Table 3: Dust components derived from SED fitting of NGC 4013, NGC 5907 and NGC 4565 in the FIR/submm/mm regime. We decompose the spectrum into 2 components; warm dust of temperature $T^{\rm W}$ and cold dust of temperature $T^{\rm C}$. The ratio of cold dust mass to warm dust mass is given as $\frac{M^{\rm C}}{M^{\rm W}}$. An index of 1.5 has been assumed for the wavelength dependency of the emissivity ( $Q\propto \lambda ^{-1.5}$).

To determine the grain temperature we assume that the flux densities recorded in Fig. 3 arise purely from thermal continuum emission. Contamination of the 450 and $850~{\mu}$m filters by the respective 12CO(6-5) and 12CO(3-2) line transitions was neglected in the first instance. Similarly, no account was taken at this stage of non-equilibrium emission from small grains. Thus, we decomposed each SED into two dust components (warm and cold) assuming that each component emits as a modified blackbody with $\beta =1.5$ [ $F(\lambda,T)\propto B(\lambda,T) {\lambda}^{-{\beta}}$]. Our reasons for chosing this relatively low value of $\beta$ will become evident at a later stage in the paper (Sect. 7.2). The warm and cold grain temperatures derived from the fitting procedure are summarized in Table 3. We emphasize that our aim here is to fit the shape of the SED. We are not seeking to derive absolute dust masses which would require adopting a priori a FIR emissivity. We derive 3 parameters (cold dust temperature, warm dust temperature and ratio of cold to warm dust mass) from either 3 (NGC 4565) or 4 data points (NGC 4013, NGC 5907).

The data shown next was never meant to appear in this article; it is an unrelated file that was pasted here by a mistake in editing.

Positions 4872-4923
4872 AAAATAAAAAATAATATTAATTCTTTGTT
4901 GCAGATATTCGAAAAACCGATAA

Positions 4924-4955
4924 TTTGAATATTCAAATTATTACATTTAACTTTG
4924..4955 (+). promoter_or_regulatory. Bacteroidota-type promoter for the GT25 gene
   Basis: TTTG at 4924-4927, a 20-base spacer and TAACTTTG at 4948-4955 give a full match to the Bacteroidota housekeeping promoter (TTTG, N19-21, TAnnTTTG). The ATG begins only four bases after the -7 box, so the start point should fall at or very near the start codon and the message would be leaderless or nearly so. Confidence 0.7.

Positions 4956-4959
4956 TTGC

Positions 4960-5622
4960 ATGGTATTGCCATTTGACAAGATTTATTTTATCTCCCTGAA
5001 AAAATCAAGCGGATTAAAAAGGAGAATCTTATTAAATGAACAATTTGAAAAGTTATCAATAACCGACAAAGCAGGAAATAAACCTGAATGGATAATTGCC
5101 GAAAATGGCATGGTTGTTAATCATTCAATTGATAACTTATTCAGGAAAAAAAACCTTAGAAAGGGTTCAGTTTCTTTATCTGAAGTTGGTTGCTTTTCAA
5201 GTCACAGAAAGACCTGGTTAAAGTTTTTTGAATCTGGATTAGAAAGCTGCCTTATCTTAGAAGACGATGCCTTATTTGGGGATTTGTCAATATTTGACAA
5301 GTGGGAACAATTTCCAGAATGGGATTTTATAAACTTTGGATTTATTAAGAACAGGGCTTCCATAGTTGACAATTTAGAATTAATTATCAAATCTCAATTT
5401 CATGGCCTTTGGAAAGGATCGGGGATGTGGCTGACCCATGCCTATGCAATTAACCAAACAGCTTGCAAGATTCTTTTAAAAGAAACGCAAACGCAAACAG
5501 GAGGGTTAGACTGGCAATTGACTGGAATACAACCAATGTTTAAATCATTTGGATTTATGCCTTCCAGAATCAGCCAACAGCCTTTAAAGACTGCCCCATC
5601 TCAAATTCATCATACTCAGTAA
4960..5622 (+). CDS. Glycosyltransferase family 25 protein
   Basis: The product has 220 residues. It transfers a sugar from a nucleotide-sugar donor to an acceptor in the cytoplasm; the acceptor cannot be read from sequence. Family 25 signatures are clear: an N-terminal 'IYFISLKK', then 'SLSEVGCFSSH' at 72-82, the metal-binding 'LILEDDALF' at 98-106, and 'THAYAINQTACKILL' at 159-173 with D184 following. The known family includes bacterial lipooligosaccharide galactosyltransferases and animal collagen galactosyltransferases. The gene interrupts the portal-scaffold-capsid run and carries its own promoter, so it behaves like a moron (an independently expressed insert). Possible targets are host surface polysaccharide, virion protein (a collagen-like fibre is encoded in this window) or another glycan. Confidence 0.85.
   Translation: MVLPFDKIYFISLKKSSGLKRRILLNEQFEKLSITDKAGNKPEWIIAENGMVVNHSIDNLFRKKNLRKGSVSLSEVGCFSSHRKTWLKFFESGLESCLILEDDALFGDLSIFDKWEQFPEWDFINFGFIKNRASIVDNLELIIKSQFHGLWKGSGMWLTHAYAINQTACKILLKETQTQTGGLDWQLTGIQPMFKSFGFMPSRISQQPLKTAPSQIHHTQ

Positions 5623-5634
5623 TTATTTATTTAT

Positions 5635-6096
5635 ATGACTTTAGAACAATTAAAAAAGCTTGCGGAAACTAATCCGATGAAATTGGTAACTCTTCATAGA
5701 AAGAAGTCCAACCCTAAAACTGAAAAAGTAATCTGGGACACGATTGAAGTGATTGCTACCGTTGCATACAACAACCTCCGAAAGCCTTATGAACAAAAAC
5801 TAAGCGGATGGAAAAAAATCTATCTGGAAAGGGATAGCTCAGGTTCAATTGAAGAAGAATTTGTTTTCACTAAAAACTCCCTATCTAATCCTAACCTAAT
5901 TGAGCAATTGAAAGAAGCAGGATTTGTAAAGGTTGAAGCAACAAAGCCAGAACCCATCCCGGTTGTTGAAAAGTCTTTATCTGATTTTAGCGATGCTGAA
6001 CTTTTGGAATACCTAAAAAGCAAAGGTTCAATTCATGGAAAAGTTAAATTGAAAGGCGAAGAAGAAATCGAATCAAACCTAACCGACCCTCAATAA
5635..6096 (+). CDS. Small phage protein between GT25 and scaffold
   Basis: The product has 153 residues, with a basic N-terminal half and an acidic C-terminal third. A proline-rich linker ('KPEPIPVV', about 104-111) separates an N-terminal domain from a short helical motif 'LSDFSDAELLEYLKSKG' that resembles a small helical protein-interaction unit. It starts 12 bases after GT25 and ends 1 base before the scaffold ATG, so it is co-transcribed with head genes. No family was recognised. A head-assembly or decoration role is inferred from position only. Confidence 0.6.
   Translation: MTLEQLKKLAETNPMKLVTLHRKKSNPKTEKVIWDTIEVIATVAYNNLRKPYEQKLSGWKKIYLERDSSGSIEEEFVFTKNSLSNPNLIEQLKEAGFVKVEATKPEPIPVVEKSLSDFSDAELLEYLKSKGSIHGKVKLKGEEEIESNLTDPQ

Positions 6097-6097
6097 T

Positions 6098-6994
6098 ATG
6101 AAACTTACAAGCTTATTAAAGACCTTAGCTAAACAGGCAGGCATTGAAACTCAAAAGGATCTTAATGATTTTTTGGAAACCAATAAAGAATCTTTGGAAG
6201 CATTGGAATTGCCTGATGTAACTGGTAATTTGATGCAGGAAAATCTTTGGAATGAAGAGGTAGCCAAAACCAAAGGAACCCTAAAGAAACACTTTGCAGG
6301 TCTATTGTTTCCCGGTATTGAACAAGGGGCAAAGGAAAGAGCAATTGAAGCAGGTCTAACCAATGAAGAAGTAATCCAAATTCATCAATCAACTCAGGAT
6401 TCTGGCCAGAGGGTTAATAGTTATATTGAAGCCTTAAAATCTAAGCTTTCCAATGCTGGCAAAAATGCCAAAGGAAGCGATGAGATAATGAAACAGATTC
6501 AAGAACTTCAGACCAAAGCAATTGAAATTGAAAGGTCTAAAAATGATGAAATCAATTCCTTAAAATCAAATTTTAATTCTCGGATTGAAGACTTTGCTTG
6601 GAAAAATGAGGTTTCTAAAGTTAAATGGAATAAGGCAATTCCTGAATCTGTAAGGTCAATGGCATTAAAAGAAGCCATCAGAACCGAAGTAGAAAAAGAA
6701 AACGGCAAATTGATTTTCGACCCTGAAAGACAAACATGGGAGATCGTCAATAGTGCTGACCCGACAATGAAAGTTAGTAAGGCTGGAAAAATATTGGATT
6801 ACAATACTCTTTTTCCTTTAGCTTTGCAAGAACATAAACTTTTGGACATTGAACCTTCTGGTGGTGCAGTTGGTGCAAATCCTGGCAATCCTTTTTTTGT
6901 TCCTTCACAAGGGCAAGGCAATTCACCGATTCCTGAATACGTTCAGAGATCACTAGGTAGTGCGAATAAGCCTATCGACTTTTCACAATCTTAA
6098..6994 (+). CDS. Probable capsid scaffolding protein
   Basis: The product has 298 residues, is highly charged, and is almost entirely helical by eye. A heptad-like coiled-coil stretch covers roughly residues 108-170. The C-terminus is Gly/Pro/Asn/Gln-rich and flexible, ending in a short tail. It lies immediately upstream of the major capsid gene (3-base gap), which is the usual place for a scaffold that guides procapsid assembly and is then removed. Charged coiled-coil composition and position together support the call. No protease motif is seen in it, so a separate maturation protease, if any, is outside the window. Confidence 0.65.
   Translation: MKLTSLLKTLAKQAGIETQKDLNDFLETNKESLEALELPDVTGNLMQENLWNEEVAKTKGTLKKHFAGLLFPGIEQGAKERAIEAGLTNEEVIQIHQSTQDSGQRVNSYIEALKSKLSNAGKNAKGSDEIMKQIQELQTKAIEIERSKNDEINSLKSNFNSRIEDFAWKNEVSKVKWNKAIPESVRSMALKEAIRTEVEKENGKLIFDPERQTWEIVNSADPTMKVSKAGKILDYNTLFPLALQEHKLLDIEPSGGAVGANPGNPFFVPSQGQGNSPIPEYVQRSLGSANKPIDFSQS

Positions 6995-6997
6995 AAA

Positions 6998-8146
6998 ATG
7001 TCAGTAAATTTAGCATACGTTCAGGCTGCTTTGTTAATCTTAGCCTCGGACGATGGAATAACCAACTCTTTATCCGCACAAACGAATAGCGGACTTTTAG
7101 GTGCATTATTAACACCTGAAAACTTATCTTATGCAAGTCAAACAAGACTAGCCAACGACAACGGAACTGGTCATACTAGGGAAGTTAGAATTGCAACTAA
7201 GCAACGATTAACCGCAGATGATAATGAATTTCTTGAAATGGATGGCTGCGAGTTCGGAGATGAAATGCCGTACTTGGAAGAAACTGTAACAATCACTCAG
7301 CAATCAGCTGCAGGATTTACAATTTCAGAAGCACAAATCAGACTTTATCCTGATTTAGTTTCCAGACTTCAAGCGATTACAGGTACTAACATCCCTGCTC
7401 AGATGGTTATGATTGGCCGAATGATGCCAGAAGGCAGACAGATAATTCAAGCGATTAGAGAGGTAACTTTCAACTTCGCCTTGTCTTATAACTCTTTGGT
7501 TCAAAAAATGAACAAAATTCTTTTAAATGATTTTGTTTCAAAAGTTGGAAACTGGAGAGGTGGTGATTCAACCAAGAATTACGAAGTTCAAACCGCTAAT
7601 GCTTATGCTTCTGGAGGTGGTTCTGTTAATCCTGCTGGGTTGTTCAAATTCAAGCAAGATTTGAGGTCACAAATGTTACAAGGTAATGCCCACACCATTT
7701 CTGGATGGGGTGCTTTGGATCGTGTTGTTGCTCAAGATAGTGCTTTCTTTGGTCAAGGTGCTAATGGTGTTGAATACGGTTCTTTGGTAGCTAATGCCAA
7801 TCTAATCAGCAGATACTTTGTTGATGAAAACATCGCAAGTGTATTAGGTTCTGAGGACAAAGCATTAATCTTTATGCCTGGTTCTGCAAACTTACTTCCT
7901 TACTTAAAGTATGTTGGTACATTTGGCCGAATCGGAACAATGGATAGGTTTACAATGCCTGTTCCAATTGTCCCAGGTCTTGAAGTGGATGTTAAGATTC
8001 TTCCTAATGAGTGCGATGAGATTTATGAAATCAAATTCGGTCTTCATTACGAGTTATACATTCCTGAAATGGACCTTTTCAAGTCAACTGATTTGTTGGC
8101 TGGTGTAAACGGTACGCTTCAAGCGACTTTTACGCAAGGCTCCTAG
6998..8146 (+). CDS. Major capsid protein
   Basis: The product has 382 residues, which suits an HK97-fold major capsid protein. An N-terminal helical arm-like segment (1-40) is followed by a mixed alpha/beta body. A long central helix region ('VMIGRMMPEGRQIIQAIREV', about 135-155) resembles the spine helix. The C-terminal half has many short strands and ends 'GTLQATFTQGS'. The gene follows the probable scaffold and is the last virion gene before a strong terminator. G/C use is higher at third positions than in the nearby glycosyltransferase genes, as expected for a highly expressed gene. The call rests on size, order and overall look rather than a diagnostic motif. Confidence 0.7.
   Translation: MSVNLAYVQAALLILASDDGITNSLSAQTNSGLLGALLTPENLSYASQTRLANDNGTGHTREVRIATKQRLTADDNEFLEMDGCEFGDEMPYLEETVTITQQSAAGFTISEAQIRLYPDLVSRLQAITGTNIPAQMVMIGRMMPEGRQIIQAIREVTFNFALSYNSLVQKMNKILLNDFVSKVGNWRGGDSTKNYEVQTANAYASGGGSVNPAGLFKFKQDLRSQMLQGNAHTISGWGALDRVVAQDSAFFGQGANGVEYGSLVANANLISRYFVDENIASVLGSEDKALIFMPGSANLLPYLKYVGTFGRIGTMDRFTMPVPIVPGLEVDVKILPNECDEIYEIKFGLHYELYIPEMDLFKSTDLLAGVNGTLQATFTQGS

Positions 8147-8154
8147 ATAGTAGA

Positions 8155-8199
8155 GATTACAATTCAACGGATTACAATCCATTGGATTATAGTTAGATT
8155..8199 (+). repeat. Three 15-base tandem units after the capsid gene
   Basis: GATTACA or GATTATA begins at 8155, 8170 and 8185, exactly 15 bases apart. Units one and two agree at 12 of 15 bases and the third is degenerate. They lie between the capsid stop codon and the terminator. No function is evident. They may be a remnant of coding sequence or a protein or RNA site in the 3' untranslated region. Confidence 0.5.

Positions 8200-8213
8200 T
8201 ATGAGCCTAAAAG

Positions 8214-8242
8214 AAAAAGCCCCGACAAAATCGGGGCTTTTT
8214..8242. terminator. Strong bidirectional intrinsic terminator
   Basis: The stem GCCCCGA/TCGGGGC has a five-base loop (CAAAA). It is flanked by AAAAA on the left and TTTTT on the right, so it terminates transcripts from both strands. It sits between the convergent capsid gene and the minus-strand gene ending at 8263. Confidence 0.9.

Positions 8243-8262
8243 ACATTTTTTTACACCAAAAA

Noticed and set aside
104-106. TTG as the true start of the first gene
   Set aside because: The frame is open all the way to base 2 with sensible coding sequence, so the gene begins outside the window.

From Table 3, we surmise that 85-99% of the dust detected is cold possessing a temperature of 13-23 K. Similar values are recorded for diffuse Galactic dust mapped with COBE (Reach et al. 1995) and from authors carrying out more complete spectral mapping of external galaxies (e.g. Dupac et al. 2003). A discussion of the uncertainties in the grain temperature and its implications for the inferred emissivity is reserved to Sect. 7.2.

\epsfig{figure=0438fig4c.eps,width=8.6cm,clip=}\end{figure} Figure 4: Major axis profiles of NGC 4013, NGC 5907 and NGC 4565 in $850~{\mu}$m and 1.2 mm surface brightness (solid line, left axis) and visual optical depth (dashed line, right axis). The latter has been inferred from radiation transfer modelling and the map in visual optical depth has been smoothed to the corresponding spatial resolution of the submm/mm data before profiling (16'' and 20'' at $850~{\mu}$m and 1.2 mm respectively). The major axis is defined such that positive values correspond to north-east, south-east and north-west for NGC 4013, NGC 5907 and NGC 4565 respectively.
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6 Deriving the emissivity Q

In order to compare our two chosen tracers of galactic dust - visual optical depth and submm/mm flux density - on equal terms we are compelled to smooth the map of $\tau_{V}$ from the RT model to the same spatial resolution as the SCUBA/IRAM data from which we wish to determine the emissivity. For NGC 4013 and NGC 5907 our analysis was for the $850~{\mu}$m waveband whilst for NGC 4565 the comparison was conducted at 1.2 mm. We emphasize that the $850~{\mu}$m and 1.2 mm filters lie on the Rayleigh-Jeans tail of the SED which renders our comparison less susceptible to uncertainties in the adopted grain temperature. After smoothing the map in V-band optical depth to the required spatial resolution we profiled along the major axis of the galaxy in order to derive the mean ratio $\frac{\tau_{V}}{f(\lambda)}$ (required for Eq. (3)). These profiles are illustrated in Fig. 4. Profiles were also generated perpendicular to the major axis and these indicate that visual extinction and $850~{\mu}$m surface brightness decrease in a similar manner for increasing z-height (distance above the midplane). We do not attach too much significance to the correlation in z-height because our spatial resolution (16'') is too coarse with respect to the expected exponential scaleheight of galactic dust (0.25 kpc or $\sim $5'' for a galaxy 10 Mpc away).